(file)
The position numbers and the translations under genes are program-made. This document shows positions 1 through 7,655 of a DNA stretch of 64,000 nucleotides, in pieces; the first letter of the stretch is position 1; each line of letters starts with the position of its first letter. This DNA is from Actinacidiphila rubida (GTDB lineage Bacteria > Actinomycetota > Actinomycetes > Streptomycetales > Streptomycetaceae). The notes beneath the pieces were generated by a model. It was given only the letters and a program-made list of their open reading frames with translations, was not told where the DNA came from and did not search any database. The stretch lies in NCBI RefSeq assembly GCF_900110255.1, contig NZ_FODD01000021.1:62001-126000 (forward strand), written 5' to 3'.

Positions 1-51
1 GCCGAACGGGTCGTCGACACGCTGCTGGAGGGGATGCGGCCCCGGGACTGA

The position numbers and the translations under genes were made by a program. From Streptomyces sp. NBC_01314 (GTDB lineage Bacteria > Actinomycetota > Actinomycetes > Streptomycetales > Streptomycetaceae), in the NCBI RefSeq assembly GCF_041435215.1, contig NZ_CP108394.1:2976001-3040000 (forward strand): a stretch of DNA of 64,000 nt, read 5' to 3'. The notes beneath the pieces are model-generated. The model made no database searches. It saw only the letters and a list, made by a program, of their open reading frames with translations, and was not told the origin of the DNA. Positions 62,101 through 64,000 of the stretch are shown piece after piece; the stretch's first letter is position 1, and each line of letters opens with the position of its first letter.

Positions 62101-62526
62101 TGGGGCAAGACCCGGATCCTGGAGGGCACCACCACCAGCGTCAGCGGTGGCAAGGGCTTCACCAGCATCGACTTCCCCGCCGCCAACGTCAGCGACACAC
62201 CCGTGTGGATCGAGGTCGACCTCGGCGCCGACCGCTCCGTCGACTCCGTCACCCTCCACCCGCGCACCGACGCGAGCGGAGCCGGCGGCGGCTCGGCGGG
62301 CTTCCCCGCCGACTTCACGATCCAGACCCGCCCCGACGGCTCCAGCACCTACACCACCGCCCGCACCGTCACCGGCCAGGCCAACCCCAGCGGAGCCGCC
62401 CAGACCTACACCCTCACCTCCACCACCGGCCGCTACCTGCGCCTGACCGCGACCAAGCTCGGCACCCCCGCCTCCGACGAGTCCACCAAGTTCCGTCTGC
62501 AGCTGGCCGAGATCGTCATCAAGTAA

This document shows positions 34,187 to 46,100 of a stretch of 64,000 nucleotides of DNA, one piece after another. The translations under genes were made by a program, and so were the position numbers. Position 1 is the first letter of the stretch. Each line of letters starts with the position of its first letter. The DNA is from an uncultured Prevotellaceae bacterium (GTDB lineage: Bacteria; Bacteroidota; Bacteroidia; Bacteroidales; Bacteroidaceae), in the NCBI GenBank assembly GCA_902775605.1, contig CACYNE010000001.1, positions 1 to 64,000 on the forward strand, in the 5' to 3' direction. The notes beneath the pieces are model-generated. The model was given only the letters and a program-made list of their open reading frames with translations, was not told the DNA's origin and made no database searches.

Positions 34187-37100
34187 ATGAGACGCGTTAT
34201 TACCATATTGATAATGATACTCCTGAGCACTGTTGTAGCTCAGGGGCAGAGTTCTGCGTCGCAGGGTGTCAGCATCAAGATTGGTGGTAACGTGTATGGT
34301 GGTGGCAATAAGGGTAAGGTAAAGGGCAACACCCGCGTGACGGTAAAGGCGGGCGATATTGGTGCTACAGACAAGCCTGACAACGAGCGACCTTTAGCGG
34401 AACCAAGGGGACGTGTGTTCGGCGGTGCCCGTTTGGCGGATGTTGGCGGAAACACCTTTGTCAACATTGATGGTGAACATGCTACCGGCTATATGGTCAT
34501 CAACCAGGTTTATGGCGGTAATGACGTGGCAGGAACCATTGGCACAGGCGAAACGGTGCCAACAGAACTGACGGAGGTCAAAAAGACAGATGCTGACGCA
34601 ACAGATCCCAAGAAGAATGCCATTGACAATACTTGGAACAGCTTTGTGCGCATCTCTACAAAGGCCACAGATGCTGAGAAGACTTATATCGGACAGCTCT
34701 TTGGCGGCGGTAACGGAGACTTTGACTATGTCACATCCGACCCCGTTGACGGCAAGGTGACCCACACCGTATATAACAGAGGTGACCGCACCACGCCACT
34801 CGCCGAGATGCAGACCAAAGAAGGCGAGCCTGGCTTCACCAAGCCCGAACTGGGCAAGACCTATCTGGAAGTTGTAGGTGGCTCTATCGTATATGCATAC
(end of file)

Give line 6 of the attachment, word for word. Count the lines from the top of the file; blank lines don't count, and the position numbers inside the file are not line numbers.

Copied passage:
62101 TGGGGCAAGACCCGGATCCTGGAGGGCACCACCACCAGCGTCAGCGGTGGCAAGGGCTTCACCAGCATCGACTTCCCCGCCGCCAACGTCAGCGACACAC